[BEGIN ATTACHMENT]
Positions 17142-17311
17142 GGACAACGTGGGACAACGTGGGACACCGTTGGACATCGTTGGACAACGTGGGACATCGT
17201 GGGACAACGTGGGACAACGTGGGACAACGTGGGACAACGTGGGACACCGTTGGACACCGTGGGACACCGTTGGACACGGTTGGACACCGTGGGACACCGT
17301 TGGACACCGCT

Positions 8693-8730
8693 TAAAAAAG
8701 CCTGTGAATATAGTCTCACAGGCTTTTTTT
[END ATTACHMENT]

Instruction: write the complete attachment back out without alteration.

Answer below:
Positions 17142-17311
17142 GGACAACGTGGGACAACGTGGGACACCGTTGGACATCGTTGGACAACGTGGGACATCGT
17201 GGGACAACGTGGGACAACGTGGGACAACGTGGGACAACGTGGGACACCGTTGGACACCGTGGGACACCGTTGGACACGGTTGGACACCGTGGGACACCGT
17301 TGGACACCGCT

Positions 8693-8730
8693 TAAAAAAG
8701 CCTGTGAATATAGTCTCACAGGCTTTTTTT